Thus, it is difficult, if not impossible, to see what difference does a mere iota make to the practical life of the Church. As long as Christ is to be believed, hoped, worshipped, invoked, as our maker and saviour and as possessing all power in heaven and on earth, etc, it is very hard to see what does affirming or denying an unbiblical Greek term or abstract metaphysical proposition mean to the life of the Church. In this, I am not so much for Athanasius or Arius, but instead for the Emperor Constantine who was annoyed by both parties.
A final example I would use is the “Pelagian” dispute about grace, nature and freewill. Now, after the clarifications which I’ve argued for insisting that Pelagius did not deny grace but most vehemently affirmed it, it seems to me that therefore the issue here is one simply of handling the Law and Gospel rightly. Whatever we believe about the mechanisms of freewill and grace or whether grace is some empirical thing like good household, teachings and preaching of the Gospel versus some mysterious spiritual quality or gift to the soul, etc, the point is simply to uphold the integrity of the preaching of the Law and Gospel. When people believe that by their own strength they are able to please and honour God by their own freewill, or believe that before they can approach God for help they must appease them with their freewill wrought works, then we must condemn this error as denying the necessity of faith in the gracious will of God in the Gospel which receives, loves us and commands us to believe in him, invoke him, etc, anterior to our good works and without regard for our lack of merit. But when the preaching of the Law is eviscerated by denying any ability whatsoever to obey the law, even with grace and God’s assistance, and therefore that we should simply ignore the Law completely, then the promise of grace and the healing of the damaged will by sin must be affirmed against the fatalists.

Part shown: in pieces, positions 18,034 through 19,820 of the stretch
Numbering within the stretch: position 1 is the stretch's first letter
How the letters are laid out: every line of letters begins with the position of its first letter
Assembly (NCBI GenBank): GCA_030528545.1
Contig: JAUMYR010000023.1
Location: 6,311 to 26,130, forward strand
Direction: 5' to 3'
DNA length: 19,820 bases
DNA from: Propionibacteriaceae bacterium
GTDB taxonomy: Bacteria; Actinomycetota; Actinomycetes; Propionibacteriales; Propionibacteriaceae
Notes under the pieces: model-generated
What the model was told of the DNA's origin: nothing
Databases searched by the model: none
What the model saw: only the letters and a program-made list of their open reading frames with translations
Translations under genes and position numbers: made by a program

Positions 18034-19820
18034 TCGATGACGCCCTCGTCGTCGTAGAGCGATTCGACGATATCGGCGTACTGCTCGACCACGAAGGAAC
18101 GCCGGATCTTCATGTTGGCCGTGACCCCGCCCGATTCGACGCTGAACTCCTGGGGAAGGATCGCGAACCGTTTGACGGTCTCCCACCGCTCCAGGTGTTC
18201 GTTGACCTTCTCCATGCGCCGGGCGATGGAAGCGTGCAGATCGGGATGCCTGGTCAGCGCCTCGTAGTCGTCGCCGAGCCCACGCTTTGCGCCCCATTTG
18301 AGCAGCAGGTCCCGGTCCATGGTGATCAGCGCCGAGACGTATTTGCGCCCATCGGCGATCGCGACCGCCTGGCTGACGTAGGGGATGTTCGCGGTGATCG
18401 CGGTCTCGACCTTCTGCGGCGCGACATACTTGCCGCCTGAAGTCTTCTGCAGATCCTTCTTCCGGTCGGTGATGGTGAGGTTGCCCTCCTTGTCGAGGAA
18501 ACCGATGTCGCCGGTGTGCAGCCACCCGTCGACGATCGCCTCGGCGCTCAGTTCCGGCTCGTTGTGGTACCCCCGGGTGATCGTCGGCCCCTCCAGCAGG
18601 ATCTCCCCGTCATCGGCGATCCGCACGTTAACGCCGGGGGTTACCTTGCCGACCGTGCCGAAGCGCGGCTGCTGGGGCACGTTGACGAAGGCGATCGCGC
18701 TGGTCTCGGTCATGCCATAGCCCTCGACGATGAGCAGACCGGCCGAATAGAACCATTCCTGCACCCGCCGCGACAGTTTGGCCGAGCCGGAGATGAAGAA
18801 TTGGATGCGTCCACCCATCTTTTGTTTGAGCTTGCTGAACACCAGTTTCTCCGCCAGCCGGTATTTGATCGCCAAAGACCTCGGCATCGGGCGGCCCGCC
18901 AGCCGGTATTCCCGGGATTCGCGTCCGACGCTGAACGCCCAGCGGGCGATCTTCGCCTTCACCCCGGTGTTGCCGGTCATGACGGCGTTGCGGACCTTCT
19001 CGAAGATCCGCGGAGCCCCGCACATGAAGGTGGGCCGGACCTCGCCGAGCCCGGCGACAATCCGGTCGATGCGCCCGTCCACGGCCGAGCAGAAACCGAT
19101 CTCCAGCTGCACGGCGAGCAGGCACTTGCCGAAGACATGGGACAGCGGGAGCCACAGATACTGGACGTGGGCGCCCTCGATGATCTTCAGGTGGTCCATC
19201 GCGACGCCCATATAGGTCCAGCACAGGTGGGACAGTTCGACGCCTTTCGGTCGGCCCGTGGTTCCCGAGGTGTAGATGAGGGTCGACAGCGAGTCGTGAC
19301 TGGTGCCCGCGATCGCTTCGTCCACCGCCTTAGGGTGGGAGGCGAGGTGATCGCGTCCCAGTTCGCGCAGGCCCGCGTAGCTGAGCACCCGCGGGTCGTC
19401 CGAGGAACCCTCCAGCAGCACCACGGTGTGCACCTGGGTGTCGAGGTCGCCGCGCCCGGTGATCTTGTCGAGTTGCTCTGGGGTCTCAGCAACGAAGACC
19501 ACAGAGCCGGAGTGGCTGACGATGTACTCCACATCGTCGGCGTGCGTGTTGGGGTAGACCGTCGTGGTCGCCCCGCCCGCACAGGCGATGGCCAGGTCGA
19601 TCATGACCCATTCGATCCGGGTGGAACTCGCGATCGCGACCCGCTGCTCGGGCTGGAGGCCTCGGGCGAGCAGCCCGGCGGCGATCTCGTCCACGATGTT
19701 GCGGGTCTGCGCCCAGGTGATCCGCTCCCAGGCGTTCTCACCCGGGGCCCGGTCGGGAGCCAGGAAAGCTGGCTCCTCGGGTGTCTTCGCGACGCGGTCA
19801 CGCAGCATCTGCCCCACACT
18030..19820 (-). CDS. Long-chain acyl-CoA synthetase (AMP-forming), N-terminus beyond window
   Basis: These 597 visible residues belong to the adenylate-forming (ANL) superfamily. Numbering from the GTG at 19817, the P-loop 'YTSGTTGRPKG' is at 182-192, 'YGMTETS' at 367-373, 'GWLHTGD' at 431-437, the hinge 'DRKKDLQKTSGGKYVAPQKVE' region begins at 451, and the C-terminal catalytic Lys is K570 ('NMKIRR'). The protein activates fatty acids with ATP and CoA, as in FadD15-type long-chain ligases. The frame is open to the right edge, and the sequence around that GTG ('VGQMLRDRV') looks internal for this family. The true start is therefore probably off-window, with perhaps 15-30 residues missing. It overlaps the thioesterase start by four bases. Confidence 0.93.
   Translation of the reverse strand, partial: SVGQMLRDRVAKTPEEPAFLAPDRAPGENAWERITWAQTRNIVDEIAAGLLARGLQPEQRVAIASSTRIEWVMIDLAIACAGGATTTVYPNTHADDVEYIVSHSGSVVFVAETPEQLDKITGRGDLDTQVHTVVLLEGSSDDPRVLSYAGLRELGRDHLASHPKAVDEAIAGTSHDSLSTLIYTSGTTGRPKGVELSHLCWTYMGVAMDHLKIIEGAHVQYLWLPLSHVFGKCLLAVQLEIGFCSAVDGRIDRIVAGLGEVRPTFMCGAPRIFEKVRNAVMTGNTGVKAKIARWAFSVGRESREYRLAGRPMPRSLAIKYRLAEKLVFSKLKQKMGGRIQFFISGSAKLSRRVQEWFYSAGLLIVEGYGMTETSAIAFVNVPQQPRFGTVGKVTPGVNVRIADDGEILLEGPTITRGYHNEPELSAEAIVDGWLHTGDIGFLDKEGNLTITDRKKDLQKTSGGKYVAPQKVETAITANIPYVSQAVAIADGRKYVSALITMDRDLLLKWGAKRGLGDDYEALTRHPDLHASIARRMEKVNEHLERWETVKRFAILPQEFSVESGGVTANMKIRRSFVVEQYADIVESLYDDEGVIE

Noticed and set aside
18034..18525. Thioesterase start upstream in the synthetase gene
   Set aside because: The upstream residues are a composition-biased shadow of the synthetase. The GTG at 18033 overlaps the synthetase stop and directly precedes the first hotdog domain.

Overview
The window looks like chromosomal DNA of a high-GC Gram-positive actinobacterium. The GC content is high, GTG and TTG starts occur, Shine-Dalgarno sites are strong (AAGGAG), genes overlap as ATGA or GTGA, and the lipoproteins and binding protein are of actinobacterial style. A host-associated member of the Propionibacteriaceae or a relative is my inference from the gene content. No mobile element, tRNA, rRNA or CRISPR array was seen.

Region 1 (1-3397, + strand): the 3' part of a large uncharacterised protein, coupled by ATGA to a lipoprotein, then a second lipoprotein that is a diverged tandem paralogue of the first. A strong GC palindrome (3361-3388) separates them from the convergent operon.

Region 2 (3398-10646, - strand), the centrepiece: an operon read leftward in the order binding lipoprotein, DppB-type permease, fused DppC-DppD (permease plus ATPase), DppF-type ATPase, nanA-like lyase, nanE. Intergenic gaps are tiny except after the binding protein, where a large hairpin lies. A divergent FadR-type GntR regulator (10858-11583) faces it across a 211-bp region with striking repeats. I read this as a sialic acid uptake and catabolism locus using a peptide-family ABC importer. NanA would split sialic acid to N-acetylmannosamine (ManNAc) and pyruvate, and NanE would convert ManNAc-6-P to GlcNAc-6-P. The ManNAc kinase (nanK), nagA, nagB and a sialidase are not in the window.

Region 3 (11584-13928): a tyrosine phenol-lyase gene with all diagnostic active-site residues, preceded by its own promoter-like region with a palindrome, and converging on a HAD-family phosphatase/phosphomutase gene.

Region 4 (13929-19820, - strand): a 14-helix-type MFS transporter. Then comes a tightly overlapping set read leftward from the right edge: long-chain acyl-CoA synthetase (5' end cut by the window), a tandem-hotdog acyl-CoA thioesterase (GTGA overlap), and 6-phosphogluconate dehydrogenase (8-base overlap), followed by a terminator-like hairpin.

These are merely some examples which I trust would serve as a good guide for how we ought to be determining standards of “orthodoxy” or “heresy” in dealing with the practical life of the Church. In the end, I give no hard and fast rule or uniform standard for separating the goats from the sheep, but merely a set of general principles to be applied with wisdom and charity to each case in accordance to the particular details of the facts. For the Protestant, in discoursing on the propriety of certain teachings and practices, our appeal ultimately should immediately be the Scriptures and its teachings, not to nebulous and constantly gerrymandered labels of being a “Christian” or “heresy”, etc.